When we view the contract executed by the guarantors in the light of the definitions and distinctions we have cited and which we believe are the established principles of law in most jurisdictions, we must agree with the trial court that the instrument in question is an absolute, unconditional, continuing guaranty. It is a guaranty of payment as distinguished from a guaranty of collection.
In some jurisdictions the distinctions between a surety and guarantor have been abolished by statute. Our statutes on surety and guaranty were derived from California. California in 1939 revised its statutes and abolished the distinctions between a guarantor and a surety. However, prior to 1939 California recognized the distinctions between a guaranty and surety. In Bank of America Nat. Trust & Savings Ass'n v. McRae, 81 Cal. App. 2d 1, 183 P.2d 385, the California court held:The original notes held by the bank matured according to their express terms prior to the death of the guarantor, Alexander Bell McRae, which occurred June 3, 1932. There was then an absolute liability of the estate to pay the notes since the maker thereof had defaulted. It was not necessary for the bank to first exhaust its remedy by suit, foreclosure of the lien, or otherwise, as a prerequisite to liability of the guarantor. The guaranty was absolute and unconditional. Civil Code, Sec. 2807; Pierce v. Merrill, 128 Cal. 464, 61 P. 64, 79 Am. St.Rep. 56; Cooke v. Mesmer, 164 Cal. 332, 342, 128 P. 917; 13 Cal.Jur. 110, sec. 22. In the text last cited it is said: "The liability of the guarantor of an absolute and unconditional guaranty is fixed when the principal obligation matures and is not predicated upon the exhaustion by the creditor of his remedies against the principal debtor, or the exhaustion of other security for the debt; and it is immaterial whether the debtor can or cannot pay the debt."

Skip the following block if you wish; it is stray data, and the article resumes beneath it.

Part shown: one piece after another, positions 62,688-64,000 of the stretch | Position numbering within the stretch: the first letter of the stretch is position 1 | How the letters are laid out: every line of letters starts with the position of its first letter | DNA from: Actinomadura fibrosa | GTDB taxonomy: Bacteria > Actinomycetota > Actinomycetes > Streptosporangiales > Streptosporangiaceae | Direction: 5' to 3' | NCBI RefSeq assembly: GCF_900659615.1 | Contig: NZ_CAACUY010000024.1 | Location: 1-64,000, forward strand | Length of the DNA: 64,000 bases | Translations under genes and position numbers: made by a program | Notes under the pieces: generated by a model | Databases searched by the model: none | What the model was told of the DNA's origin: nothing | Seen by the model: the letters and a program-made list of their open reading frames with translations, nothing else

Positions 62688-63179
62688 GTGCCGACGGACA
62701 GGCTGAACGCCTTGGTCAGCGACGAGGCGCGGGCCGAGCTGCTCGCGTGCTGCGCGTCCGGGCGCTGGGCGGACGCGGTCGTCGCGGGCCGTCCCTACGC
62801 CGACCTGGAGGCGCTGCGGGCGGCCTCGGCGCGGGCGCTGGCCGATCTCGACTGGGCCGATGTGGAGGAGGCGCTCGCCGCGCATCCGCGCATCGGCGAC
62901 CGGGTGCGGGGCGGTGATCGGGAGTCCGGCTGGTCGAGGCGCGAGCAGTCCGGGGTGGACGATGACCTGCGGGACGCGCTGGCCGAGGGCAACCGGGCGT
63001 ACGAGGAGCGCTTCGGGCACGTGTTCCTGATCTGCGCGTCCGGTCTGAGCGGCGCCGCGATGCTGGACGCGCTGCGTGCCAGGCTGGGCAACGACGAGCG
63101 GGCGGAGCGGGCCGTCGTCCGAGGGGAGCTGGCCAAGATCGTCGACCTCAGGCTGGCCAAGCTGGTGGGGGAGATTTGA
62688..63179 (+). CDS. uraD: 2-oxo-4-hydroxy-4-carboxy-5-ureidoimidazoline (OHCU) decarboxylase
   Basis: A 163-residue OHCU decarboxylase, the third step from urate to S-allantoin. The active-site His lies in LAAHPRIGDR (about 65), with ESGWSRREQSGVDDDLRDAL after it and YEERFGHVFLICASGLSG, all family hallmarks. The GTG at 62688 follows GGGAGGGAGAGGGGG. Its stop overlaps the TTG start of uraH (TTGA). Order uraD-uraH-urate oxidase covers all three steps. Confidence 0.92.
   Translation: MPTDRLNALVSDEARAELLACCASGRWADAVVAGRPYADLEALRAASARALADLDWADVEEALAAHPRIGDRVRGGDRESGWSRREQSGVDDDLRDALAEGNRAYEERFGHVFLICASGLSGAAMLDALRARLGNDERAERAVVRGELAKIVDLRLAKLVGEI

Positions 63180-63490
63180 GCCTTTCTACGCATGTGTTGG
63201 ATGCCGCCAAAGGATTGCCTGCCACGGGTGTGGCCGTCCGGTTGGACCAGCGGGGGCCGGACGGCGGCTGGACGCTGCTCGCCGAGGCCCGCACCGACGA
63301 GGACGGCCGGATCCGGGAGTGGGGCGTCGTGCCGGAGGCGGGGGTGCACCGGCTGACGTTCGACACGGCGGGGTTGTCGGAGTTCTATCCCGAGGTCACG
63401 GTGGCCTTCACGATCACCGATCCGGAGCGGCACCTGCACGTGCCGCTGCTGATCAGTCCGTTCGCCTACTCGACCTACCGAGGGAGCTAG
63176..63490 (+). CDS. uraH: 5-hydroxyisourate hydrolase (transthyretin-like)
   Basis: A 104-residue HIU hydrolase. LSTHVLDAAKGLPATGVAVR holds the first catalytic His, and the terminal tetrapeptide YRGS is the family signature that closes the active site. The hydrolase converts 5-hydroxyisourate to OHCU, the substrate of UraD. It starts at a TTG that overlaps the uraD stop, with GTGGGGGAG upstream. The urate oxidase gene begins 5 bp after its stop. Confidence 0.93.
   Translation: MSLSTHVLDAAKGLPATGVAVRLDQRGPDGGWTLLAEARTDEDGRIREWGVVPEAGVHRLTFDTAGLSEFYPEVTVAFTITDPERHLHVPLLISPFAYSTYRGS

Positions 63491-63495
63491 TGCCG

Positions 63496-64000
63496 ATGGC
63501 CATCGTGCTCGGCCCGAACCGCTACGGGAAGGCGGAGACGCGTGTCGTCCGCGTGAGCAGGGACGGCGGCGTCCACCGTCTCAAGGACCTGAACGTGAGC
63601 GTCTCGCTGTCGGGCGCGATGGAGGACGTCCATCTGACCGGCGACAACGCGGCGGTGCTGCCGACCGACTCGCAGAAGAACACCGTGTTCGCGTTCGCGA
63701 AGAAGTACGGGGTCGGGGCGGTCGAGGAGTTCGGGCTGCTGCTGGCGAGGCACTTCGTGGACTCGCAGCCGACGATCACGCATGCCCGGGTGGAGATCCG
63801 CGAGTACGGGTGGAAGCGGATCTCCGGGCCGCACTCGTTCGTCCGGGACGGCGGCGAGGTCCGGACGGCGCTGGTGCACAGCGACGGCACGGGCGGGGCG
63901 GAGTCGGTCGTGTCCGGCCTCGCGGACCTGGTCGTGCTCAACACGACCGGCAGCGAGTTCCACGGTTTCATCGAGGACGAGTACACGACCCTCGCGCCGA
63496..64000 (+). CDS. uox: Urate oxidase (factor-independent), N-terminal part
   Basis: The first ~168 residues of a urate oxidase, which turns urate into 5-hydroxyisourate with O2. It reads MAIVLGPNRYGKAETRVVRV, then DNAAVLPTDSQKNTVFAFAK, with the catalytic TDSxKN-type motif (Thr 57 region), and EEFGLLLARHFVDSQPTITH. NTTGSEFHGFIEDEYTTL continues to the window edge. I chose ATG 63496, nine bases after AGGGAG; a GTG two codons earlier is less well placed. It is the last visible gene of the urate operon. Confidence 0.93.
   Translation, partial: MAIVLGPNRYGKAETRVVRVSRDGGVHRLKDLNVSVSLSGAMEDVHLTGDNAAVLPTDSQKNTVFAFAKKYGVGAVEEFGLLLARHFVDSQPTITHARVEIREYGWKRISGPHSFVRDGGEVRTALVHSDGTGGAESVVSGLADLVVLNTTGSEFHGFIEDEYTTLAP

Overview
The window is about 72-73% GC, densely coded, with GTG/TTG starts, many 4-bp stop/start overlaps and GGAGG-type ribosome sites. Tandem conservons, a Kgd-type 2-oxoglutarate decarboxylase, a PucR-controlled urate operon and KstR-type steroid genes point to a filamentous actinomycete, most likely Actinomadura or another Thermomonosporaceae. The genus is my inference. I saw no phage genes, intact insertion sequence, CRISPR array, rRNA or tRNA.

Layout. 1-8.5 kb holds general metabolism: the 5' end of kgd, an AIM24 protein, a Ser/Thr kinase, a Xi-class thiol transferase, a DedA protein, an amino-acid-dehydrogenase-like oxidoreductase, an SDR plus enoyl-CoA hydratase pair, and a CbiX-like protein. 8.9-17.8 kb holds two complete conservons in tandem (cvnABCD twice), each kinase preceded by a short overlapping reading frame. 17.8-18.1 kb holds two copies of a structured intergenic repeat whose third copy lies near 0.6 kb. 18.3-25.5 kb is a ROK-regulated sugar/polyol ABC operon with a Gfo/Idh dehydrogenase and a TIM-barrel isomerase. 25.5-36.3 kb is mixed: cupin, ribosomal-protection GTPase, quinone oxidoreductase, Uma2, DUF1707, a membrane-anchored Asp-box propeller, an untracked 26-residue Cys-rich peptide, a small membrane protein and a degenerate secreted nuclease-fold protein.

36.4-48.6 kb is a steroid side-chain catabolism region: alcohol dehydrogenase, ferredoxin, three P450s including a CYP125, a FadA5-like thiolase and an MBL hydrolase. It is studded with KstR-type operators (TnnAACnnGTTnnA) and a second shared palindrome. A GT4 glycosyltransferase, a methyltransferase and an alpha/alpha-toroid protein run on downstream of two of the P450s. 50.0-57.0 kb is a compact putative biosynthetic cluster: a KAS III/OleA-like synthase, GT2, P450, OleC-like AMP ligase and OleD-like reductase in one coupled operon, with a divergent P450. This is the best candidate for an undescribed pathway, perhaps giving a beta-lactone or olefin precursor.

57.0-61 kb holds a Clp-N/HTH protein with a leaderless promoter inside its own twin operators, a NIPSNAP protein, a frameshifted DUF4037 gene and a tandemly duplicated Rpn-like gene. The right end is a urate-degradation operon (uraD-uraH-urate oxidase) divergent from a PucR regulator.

In Moffett v. Miller et al., 119 Cal. App. 2d 712, 260 P.2d 215, the California court referred to the principle stated in Bank of America Nat. Trust & Savings Ass'n v. McRae and also referred to Ingalls v. Bell, 43 Cal. App. 2d 356, 110 P.2d 1068, in which the court discussed the California law prior to 1939, stating:There was, prior to the amendment of Civil Code sections 2789 et seq., a marked difference between a contract of guaranty and one of indemnity. In a guaranty of payment the liability was fixed by the failure of the principal debtor to pay at maturity or at the time when payment was guaranteed. It was immaterial whether the debtor could or could not pay the debt.
North Dakota has not abolished the distinction between a guarantor and a surety, and the California cases cited are consistent with our interpretation of the statutes on guaranty and surety in State Bank of Grand Forks v. Bellamy, supra.
We therefore hold that Section 22-03-08 NDCC is not applicable to the facts in this case, since we have already held that the Defendants are guarantors under an absolute and continuing guaranty. However, even if we were to hold that the rights under Section 22-03-08 may be invoked by guarantors, this right is only available upon a showing that the same remedy is not available to the surety himself. Section 22-03-08 has been in effect in North Dakota since statehood, and this court has construed this section in a number of cases. In Bingham v. Mears, 4 N.D. 437, 61 N.W. 808, 27 L.R.A. 257, this court stated:The general rule is that the surety has no right to insist that the creditor shall first proceed against the principal debtor, *535 or any security which such debtor may have given him. Upon default the surety may at once be sued.